In addition to her role at the MBLC, Shelley has taught at the Simmons School of Library Information and Science for over 35 years. She is the recipient of the Massachusetts Library Association "Hall of Fame" award and the New England Library Association's Emerson Greenaway Award for Distinguished Service in Librarianship.

Mary Rose Quinn, Former Commissioner, Head of State Programs & Government Liaison
The hallmark of Mary Rose’s career is her capacity to take on new challenges, build relationships, and innovate. She served on Massachusetts Library Association’s Legislative Committee for more than two decades, as Chair of the New England Library Association’s Information Technology Section, on the Executive Board of NOBLE, and as the chair of the Northeast Massachusetts Regional Library System’s Digitization Committee. Before coming to the MBLC she had been a librarian for 25 years, her last position as Director of the Stevens Memorial Library in North Andover.

With her 2007 appointment to the MBLC by Governor Patrick, Mary Rose became the first sitting public library director to be appointed as an MBLC Commissioner where she took on many duties including Vice Chair, representative to Perkins School for the Blind Consumer Advisory Board, and liaison to the State Aid Review Committee. Her strong relationships with key legislators led to the establishment of the Legislative Library Caucus which raises awareness about library issues and makes library funding a priority in the state budget. Her relationships and understanding of the legislative process have been key in developing eBook legislation that pushes for fair pricing and business practices from the publishers and anti-book  banning legislation which she worked on with Senator Julian Cyr to address needs specific to Massachusetts.

In her role as head of State Aid to Public Libraries, she helped established a new five-year plan for municipalities that request funding waivers, giving libraries a clear path back to meeting the Municipal Appropriation Requirement. During COVID she recommended adjustments to State Aid regulations to give libraries the flexibility they needed to serve their communities during this critical time.

Lauren Stara, Library Building Specialist
Being both an architect and a librarian, Lauren was uniquely qualified to take on her role in the Massachusetts Public Library Construction program when she began in 2014. Lauren’s work helped the MPLCP gain national recognition. She coordinated with the Boston Public Library to bring the prestigious Library Journal Design Institute to Massachusetts, she has published numerous articles in national publications, and she has presented at state, regional, and national conferences on topics including User Experience in Libraries, Making the Most of the Space You Have, The Post-Pandemic Library, and Health and Equity in Library Buildings.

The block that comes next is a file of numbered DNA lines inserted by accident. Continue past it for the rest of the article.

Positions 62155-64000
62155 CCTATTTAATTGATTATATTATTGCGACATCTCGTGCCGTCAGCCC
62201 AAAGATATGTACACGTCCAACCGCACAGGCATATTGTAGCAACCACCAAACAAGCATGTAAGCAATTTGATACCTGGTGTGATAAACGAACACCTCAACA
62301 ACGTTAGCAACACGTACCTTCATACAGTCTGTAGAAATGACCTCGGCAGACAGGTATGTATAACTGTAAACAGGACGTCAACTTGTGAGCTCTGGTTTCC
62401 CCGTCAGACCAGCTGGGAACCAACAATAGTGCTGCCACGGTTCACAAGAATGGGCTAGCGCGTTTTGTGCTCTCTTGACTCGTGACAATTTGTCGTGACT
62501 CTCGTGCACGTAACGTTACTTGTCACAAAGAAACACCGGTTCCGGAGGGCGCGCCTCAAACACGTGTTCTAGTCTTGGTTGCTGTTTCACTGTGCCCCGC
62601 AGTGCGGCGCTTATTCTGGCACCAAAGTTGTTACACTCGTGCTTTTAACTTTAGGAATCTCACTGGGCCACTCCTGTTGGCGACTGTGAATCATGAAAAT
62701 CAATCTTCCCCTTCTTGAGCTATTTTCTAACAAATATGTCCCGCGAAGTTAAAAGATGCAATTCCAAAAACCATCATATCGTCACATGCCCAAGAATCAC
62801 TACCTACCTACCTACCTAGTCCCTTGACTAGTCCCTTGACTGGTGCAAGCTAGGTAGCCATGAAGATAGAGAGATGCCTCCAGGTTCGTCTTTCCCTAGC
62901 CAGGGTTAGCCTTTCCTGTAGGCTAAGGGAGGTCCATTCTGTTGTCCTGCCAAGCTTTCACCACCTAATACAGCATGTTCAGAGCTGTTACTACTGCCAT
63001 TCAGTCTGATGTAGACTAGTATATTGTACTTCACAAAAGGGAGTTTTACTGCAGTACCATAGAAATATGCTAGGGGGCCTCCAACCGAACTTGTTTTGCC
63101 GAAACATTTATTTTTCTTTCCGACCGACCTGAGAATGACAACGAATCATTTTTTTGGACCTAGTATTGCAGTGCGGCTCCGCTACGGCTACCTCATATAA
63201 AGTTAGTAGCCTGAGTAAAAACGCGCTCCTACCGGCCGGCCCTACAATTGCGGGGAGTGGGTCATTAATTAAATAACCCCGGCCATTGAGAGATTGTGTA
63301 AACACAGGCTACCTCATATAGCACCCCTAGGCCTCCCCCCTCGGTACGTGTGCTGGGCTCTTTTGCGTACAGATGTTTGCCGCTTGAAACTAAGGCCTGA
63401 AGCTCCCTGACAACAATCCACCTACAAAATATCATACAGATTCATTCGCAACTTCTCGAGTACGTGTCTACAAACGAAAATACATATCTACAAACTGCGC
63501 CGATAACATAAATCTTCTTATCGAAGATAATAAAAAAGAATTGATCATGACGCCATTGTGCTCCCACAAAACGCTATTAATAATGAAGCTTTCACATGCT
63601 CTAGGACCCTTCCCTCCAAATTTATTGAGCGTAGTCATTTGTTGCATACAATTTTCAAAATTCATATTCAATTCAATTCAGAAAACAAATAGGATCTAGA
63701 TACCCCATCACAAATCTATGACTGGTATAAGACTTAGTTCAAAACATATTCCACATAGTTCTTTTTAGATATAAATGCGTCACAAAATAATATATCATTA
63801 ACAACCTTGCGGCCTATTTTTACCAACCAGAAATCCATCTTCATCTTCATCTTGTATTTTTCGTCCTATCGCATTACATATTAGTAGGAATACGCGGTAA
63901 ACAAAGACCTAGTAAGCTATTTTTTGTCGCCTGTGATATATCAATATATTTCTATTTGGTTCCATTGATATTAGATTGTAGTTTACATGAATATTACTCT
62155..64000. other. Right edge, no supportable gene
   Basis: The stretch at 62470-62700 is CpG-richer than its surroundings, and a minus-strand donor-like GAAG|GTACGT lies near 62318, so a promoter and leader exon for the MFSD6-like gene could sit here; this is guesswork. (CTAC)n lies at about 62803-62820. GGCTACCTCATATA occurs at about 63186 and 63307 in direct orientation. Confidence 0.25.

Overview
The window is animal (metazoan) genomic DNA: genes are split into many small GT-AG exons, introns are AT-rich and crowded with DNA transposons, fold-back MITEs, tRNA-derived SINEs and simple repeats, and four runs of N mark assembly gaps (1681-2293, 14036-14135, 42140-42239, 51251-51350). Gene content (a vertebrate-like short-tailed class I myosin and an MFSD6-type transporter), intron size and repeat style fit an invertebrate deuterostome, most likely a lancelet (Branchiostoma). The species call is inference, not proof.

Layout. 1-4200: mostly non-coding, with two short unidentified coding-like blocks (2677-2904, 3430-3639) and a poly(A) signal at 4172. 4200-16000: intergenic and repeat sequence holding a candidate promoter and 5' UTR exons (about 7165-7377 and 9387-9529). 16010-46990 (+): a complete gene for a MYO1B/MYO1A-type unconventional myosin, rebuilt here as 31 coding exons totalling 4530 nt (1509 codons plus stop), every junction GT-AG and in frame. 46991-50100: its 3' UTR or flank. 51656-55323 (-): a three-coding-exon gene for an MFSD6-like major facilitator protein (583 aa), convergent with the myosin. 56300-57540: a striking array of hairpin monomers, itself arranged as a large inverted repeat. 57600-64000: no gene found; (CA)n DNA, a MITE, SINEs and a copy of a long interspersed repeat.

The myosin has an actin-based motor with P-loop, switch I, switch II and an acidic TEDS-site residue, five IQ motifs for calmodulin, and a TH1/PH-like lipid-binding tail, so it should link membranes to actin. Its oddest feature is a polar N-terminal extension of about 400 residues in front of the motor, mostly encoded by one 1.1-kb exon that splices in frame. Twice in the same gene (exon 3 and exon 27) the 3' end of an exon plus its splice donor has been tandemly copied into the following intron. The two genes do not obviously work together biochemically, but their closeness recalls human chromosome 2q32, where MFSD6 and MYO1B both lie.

Lauren brought a fresh perspective to the MPLCP and early in her time at the MBLC, she visited all public libraries in Massachusetts with populations under 3,000. This first-hand experience helped her gain an understanding of the unique challenges small communities face in trying to build new libraries and led to the development of the Small Library Pilot Project. In 2022, the Town of Shutesbury was the first grant of this program.

Massachusetts Public Libraries: An Evolving Ecosystem that she developed with Boston-based Sasaki has been called groundbreaking. It provided a unique, first of its kind look at how and why residents use public libraries across the Commonwealth. The Massachusetts Board of Library Commissioners (MBLC) commissioned this study in order to understand cooperative borrowing and use patterns of Massachusetts public libraries.

Recently, she collaborated with former colleague Rosemary Waltos, colleague Andrea Bono Bunker, and Sasaki to develop Library Space: A Planning Resource for Librarians. Because library services change so rapidly, best practices for space planning had been lacking for many years. Library Space: A Planning Resource for Librarians filled that void and the MBLC received requests for copies from libraries across the country and the world.

In addition, Lauren helped administer two major MPLCP grant rounds: a Planning and Design Grant round in which 24 libraries received grants and a Construction Grant round in which 22 libraries received grants. More than 30 communities opened MPLCP funded libraries during Lauren’s tenure.

About MBLC

The Board of Library Commissioners ( is the agency of state government with the statutory authority and responsibility to organize, develop, coordinate and improve library services throughout the Commonwealth. The Board advises municipalities and library trustees on the operation and maintenance of public libraries, including construction and renovation. It administers state and federal grant programs for libraries and promotes cooperation among all types of libraries through regional library systems and automated resource sharing. It also works to ensure that all residents of the Commonwealth, regardless of their geographic location, social or economic status, age, level of physical or intellectual ability or cultural background, have access to essential new electronic information technologies and significant electronic databases.